Thursday, August 2, 2018

3 Step Plan to Control Ego


This Monday, I had an argument with the guy who washes our car. Though my point of rebuking him was valid, letting the disagreement go out of hand wasn’t. It took me almost half a day to bring my mind to calm & another two days to pacify my maid, since he came from her reference. And that was after I call myself a spiritual, level-headed person. It was a small test of my control over words, and I blew it.
This small incident opened my eyes to the biasness that we have towards our own thoughts – ego, in other words. Years of doing regular meditation has brought it down to some level, but it still exists. The spiritual idea of knowing myself as a whole, and finding different (more positive) part of personality needs more practice. The self-important, self-centric part of doesn’t need to be destroyed. It just needs to be understood, and used only in the times of criticality. Keeping in mind the delicate balance this task requires, here are my three points of action:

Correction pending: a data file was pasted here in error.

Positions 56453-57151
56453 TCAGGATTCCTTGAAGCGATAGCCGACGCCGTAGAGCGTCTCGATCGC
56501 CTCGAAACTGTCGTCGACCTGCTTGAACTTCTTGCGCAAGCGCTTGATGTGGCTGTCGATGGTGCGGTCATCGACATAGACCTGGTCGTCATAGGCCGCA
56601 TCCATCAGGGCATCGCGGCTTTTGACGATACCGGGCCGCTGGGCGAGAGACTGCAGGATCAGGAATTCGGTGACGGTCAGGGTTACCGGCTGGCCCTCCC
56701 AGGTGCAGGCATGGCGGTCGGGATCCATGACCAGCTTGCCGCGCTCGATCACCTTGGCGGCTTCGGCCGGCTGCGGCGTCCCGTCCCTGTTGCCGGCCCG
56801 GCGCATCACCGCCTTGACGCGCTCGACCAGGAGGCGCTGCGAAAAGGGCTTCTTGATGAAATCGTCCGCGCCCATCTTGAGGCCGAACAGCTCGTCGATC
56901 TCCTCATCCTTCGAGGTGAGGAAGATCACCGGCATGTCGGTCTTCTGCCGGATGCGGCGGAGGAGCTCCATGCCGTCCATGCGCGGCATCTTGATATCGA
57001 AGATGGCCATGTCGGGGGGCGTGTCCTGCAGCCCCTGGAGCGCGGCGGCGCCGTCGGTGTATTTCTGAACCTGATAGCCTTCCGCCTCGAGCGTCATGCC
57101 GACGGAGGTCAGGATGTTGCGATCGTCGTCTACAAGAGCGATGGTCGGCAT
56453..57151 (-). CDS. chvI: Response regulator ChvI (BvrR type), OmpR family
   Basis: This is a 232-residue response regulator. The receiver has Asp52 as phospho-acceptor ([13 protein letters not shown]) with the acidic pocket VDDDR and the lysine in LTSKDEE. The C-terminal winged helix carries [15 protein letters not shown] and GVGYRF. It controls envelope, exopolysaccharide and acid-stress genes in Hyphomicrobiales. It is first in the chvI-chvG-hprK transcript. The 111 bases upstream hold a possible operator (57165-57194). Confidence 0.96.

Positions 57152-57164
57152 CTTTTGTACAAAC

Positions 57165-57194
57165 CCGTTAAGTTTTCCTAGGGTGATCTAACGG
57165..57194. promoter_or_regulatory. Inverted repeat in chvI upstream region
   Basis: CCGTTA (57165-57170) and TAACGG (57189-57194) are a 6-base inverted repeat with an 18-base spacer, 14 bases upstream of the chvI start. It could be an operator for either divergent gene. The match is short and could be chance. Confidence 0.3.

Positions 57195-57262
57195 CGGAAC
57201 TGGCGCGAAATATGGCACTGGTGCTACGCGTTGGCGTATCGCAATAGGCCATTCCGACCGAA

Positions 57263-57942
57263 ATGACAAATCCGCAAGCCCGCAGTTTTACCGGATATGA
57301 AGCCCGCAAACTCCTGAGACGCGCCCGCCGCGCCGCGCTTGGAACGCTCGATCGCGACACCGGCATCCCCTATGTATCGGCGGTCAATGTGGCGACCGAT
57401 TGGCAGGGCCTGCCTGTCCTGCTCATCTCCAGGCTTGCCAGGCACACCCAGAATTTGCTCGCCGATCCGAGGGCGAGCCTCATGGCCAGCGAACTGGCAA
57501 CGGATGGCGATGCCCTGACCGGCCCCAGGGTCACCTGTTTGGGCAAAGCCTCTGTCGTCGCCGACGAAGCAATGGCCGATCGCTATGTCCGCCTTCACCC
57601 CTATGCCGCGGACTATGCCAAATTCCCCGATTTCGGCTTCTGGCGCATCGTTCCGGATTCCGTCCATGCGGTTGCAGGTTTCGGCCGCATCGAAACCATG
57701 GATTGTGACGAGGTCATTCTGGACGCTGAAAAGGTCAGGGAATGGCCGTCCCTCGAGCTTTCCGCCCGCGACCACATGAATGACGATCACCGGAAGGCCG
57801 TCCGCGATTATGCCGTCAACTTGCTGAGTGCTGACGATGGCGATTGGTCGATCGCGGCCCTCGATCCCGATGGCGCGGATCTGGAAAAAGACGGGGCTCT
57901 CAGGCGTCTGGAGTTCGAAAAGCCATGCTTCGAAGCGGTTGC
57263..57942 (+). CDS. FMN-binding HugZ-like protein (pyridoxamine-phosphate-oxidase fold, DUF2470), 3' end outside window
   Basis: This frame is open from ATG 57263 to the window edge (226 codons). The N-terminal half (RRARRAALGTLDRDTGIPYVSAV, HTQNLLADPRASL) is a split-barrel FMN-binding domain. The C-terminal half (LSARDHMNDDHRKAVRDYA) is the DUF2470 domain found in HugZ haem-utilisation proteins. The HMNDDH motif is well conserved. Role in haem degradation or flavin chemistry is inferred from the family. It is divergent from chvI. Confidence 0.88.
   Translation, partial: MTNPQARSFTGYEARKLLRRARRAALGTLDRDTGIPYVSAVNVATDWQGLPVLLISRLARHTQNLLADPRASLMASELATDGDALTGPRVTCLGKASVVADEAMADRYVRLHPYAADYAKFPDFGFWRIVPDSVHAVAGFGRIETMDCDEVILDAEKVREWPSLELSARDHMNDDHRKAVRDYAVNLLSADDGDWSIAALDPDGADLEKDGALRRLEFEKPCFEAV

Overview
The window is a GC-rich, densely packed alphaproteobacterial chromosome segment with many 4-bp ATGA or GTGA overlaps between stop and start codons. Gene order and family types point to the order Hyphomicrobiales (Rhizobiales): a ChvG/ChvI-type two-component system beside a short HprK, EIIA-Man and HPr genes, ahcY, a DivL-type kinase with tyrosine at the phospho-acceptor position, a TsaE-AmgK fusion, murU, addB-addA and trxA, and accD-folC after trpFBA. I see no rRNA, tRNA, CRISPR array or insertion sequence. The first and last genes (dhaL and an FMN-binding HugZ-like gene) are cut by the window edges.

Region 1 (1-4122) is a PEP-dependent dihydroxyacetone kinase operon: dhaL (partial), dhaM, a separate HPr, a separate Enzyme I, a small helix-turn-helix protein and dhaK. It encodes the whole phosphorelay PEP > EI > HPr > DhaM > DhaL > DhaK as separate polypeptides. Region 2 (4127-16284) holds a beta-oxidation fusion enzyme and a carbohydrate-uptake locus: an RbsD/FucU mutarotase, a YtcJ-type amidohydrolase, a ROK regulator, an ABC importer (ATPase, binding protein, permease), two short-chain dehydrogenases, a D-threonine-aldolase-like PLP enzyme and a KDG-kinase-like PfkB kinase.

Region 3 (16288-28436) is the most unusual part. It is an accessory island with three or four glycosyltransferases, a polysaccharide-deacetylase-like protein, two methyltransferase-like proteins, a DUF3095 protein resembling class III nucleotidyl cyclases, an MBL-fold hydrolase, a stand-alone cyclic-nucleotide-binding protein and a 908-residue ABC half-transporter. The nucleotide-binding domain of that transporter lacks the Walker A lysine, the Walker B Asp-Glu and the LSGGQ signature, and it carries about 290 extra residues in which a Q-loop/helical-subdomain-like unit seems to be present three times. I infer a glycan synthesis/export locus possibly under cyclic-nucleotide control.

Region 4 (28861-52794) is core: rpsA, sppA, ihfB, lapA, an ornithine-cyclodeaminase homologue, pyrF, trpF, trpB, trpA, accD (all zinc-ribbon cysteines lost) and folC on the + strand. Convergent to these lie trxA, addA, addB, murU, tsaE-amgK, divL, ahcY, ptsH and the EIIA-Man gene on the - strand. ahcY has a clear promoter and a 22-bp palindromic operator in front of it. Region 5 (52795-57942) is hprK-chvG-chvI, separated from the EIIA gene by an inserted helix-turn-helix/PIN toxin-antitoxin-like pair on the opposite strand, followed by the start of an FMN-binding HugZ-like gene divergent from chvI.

1.       Recognise your size in proportion of the universe: If you think about it seriously, you are tinier than the speck of dust in the proportion of this whole universe. What you do in your daily life hardly affects things at this scale. The liberation of accepting your insignificance gives relief from self-centricity and helps to put self in the perspective.
2.       Recognise others’ importance: You know why so many people get stuck in traffic jams? Because everyone thinks that he’s more important and so tries to ram in between. Your journey is only as important as the person’s traveling next to you. So next time when your ego starts to jump up and down in the moment of showing who the boss is, remind yourself that every other person and every other work is as important as yours in this universe.
3.       Recognise the temporariness of every moment: Today’s headline is tomorrow’s forgotten fact. So many instances could have been avoided if we hadn’t let Ego blow them up into monumental proportions. Most of these are now forgotten moments. Change is inherent. Nothing lasts. Nothing stays in the same state as it is now for even a second. Go for your goals, and love the journey. But recognise the passing nature of time that makes everything seem as just a castle in the sand, to be washed out to sea by the waves of time.
Source: Brain-storming while writing for new client at Writing Routes

Monday, April 2, 2018

About the Mountains


The whisper of cold air in the morning